Purchase the book $20
• Directly via HBPOA. Mailing address: PO Box 791 Shelter Island, NY 11964
• Also available at the Shelter Island Historical Society
Introduction from "THEN & NOW - THE STORY OF HAY BEACH
According to Ralph Duvall, author of The History of Shelter Island, “Hay Beach is about the only remote beauty spot on the island that remains unthreatened by the hand of the developer.” (Literary Essay #24 c.1930)
In her recollections, “A Goodly Heritage,” Dorothy Payne Fountain wrote:
I am glad that the Town Fathers of Shelter Island have kept a public access to Hay Beach so that we and our children’s children can continue to lie on the sand and listen to the sea gulls, and sit on the rocks and wait for the tide ... and remember!
Wouldn’t Ralph and Dorothy be surprised to see Hay Beach today? History is all around us on Shelter Island. Most of the communities have long histories associated with well known past residents of the island like Sylvester, Havens or Nicoll. Some have different historic significance like Dering Harbor or The Heights. For years, Hay Beach was simply known as “the woods” or “Down North.” If you ask locals, they remember camping in the area, sometimes they mention orchards or berry picking. Some worked on the roads when the development started. Some remember older relatives discussing the fisheries. Many remember the 24-year debate over Section 9.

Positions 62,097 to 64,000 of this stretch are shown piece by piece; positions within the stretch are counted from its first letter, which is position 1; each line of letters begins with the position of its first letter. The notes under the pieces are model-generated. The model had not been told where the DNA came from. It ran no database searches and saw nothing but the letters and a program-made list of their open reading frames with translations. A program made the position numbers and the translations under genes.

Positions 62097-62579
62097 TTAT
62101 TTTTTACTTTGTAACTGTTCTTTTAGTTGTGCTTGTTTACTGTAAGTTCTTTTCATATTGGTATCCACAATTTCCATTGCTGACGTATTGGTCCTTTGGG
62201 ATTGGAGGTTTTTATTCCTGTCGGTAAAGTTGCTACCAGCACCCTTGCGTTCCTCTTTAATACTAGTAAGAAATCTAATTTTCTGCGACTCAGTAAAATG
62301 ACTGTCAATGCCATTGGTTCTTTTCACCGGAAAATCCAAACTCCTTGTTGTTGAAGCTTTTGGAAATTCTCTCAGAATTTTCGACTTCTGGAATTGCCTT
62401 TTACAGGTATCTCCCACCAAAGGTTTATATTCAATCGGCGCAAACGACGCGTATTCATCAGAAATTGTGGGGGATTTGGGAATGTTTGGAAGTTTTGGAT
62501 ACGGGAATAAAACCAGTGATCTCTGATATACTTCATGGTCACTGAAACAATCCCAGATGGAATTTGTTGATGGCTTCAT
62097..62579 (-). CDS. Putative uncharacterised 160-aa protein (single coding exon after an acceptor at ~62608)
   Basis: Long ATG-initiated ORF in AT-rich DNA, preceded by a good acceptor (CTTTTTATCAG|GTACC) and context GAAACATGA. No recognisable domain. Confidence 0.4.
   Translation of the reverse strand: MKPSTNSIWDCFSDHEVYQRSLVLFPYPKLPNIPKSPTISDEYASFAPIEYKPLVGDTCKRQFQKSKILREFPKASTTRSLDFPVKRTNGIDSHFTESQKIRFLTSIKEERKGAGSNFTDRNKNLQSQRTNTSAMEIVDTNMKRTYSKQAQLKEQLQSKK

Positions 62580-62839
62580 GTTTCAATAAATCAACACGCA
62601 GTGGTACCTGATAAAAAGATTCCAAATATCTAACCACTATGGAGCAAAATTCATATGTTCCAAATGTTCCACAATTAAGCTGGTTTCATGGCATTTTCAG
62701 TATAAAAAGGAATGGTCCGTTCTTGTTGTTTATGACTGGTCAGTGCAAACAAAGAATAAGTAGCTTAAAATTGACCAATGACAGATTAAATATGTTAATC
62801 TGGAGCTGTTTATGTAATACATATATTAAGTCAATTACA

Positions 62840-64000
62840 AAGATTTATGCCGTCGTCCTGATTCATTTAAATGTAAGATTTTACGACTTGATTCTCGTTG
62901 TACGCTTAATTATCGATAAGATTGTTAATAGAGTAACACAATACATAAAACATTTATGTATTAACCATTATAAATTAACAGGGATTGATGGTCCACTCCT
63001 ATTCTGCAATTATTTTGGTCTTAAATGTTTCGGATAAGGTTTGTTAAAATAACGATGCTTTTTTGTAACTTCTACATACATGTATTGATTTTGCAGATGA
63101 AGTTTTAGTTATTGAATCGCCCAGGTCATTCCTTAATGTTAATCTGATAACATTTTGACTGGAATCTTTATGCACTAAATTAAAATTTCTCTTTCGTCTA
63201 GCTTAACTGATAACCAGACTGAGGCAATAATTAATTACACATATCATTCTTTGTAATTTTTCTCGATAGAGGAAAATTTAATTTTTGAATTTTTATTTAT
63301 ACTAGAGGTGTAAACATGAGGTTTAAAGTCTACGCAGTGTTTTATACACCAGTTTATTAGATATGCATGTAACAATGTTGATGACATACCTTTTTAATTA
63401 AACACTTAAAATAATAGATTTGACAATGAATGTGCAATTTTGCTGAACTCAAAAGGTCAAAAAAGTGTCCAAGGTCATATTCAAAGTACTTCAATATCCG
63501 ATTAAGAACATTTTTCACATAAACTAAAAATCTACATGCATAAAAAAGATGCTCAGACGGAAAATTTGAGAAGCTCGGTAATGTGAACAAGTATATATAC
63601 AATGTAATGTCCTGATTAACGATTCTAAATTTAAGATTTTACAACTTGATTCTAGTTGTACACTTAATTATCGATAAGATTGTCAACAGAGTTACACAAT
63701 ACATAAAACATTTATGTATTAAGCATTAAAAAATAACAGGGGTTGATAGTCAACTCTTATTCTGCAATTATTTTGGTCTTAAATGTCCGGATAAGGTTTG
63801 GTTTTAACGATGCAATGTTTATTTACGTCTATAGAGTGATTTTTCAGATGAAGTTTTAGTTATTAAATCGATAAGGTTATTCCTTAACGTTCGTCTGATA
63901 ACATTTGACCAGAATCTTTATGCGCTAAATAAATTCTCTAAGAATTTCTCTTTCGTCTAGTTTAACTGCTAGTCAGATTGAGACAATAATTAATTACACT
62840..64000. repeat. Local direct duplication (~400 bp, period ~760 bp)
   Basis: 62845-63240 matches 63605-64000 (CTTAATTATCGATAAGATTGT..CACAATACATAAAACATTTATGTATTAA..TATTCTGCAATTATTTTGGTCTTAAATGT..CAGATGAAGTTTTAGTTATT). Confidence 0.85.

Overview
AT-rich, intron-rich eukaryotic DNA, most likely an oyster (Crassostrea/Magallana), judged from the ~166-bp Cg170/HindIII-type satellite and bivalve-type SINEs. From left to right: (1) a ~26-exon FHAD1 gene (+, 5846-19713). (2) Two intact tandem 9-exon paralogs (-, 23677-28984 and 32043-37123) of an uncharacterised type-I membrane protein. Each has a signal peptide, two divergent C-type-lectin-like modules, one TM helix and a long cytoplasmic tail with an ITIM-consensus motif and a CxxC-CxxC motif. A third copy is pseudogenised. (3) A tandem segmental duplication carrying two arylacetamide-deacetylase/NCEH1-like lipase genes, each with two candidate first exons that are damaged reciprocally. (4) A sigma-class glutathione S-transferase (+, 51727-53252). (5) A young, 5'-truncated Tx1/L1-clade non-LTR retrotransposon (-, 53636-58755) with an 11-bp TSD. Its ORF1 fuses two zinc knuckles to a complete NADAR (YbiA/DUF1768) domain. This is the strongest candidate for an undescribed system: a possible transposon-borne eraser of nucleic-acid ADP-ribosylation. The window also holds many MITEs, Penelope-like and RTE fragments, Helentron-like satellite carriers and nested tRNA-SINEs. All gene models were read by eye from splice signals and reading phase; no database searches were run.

Many of the residents of Hay Beach are new to the Island and have come here to share its beauty and solitude on a part time basis. Others have decided to retire in the community and develop local roots. Only a few of the “original” residents of Hay Beach remain. Others of us have been here for over 30 years and still have little, if any, knowledge of the place on the island we choose to call home, other than the fact that we love the remoteness of the area and the trees.
Having put this information together in a matter of months, we are not presenting it as a “be all and tell all” of the history of Hay Beach. We know there is a lot we don’t know and we are sure after our presentation on June 7, 2014 to the Shelter Island community, we will have people telling additional stories and offering more or different information. At that point, we can update our story, if needed. But for now, what we found in our research is that Hay Beach has a very interesting story to tell. We hope you enjoy our tale.
Kathleen Gooding, Ph.D.